And what of his son? I shall not say much of Prince William here, Harry’s blander and more perfect brother, expect that the coming generations do not hold the same reverence for him as previous have done for the Queen. Like his father, there is nothing inherently wrong with the Duke of Cambridge, and whilst seeming perfectly competent, he does not inspire a sense of mystery or authority in the generation he will later reign over, meaning that if the monarchy is threatened by any of the more serious factors that I have listed, The Duke’s character (or lack of), will not do much to prevent it.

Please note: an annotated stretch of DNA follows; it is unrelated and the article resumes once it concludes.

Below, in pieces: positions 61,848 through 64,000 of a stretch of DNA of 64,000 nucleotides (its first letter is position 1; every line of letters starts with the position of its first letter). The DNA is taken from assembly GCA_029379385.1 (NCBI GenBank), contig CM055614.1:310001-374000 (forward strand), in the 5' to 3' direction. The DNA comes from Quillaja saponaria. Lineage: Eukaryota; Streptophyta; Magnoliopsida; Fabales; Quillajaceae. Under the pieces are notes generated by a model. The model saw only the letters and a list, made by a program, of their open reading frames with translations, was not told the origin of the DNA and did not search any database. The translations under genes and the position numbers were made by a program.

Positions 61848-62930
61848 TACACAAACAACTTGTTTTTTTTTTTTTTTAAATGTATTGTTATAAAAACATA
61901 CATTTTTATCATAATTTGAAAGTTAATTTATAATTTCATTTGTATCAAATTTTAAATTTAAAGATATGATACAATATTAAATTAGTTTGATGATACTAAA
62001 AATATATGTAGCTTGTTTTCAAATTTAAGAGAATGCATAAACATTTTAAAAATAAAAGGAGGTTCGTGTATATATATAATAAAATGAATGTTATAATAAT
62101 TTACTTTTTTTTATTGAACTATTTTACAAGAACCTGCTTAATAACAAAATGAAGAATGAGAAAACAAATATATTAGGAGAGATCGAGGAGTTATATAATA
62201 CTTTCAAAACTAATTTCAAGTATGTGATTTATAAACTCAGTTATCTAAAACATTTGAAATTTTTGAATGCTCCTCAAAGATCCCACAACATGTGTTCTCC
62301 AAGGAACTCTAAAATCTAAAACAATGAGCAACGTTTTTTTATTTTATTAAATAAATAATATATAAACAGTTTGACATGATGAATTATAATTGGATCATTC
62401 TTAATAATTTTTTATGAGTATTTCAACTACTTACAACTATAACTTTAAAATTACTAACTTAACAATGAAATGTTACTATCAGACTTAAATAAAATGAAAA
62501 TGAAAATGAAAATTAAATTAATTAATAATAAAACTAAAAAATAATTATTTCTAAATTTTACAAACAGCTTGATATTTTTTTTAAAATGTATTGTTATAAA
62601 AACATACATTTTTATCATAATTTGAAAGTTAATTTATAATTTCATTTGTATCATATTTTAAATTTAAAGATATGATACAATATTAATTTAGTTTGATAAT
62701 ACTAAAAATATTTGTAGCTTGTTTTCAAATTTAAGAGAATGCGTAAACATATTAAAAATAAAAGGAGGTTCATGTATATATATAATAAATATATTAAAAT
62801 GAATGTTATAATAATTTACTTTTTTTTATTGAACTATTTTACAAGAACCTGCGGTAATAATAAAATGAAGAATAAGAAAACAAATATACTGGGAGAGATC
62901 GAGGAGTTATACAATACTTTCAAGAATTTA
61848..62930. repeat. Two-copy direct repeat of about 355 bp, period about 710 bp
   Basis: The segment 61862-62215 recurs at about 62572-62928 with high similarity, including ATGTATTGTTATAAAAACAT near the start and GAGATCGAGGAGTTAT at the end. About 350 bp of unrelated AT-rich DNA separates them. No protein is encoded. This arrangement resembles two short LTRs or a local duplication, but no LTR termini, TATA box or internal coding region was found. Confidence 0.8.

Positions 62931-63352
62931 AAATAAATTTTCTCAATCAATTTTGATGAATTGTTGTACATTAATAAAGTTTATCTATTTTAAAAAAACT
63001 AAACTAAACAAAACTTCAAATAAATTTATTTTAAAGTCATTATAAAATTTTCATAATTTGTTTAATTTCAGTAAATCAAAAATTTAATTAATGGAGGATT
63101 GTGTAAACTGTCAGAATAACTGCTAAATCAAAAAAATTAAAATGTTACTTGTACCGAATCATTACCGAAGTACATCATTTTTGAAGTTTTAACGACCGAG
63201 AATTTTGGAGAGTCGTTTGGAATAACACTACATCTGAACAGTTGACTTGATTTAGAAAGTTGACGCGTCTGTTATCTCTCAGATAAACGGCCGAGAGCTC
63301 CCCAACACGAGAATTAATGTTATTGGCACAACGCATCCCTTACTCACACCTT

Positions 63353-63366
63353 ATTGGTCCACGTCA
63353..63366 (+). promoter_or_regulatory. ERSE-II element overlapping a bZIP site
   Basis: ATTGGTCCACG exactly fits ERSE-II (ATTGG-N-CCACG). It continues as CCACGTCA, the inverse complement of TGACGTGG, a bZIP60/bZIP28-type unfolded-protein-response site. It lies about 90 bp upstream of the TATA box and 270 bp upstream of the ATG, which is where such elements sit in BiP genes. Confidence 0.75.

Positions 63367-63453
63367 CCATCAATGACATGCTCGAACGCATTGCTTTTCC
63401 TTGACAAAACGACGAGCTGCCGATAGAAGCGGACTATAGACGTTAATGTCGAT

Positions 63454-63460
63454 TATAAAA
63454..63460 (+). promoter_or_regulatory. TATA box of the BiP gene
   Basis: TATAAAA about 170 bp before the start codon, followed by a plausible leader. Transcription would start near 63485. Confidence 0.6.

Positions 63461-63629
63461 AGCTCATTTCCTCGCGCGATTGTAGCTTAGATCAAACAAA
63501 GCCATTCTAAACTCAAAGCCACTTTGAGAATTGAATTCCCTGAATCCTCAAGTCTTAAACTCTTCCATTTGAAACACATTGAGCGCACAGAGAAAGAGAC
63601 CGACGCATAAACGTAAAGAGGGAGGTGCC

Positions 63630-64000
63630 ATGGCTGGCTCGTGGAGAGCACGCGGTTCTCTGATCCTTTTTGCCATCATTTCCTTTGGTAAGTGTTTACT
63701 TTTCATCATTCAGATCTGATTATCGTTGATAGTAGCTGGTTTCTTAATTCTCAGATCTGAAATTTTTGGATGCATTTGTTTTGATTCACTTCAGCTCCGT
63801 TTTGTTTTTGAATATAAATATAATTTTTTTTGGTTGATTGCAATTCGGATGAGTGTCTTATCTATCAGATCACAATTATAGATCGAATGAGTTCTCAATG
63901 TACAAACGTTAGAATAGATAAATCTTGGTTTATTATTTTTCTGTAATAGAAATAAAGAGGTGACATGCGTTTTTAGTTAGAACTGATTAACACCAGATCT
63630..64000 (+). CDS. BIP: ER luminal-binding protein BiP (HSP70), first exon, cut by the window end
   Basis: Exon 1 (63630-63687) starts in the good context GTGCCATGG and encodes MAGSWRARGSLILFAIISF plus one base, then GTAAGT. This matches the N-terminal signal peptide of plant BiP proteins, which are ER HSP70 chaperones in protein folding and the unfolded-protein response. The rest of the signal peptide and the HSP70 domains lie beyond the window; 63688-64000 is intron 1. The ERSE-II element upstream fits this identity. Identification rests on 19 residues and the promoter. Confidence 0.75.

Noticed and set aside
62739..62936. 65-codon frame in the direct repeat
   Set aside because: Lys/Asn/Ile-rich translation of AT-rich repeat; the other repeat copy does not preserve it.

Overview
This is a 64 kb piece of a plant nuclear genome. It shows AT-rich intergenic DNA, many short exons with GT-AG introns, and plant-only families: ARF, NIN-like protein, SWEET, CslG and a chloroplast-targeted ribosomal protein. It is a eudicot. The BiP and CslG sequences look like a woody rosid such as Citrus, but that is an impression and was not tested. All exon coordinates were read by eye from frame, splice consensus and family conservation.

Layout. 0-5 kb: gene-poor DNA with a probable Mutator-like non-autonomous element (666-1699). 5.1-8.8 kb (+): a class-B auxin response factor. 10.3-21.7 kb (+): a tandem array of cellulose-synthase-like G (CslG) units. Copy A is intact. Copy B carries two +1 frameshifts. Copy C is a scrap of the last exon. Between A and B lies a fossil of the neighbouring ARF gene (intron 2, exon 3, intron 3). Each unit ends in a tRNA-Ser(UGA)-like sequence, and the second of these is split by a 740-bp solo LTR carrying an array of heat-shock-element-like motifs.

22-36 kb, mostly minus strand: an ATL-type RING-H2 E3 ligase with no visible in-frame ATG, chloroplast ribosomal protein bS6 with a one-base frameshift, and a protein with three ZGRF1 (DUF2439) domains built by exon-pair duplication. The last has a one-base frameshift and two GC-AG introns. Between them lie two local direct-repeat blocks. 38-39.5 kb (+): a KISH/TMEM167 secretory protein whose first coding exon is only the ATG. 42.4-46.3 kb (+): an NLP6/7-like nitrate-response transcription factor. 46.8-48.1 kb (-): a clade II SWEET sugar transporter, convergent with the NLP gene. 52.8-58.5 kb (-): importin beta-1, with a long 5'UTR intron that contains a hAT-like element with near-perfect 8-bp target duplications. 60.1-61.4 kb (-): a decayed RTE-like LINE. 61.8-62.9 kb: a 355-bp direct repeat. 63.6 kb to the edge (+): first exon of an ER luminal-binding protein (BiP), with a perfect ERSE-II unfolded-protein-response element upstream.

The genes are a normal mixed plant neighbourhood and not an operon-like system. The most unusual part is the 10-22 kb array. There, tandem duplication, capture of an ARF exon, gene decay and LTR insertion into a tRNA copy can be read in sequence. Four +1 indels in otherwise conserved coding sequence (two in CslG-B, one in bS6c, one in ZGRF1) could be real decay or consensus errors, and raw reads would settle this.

The Monarchy does not rule; it reigns. But whilst the former officially ended a long time ago, the latter is now also threatened. But it is not an explicit threat, and those are often the hardest to tackle, and once they become noticeable, it is often too late. The Monarchy and Royal Family have been sucker-punched by the events of the last few years after riding a wave of popularity in the first half of the last decade, and if they hope to continue to inspire a generation who are far less wedded to the idea of an unelected family whose lifestyle they have to continue fund, they must deal with and rise above the recent misfortunes that have come their way. The mistakes of Prince Andrew cannot be reversed, and neither can the decision of the soon no-longer to be Duke and Duchess of Sussex, but the best that the Monarchy can do is strengthen the bulwark against any dissenters who see its recent troubles as an opportunity to tear it down; to show the next generation that it does matter. Many can point to the past and future challenges of the monarchy that I have mentioned here, but only they can find the answers.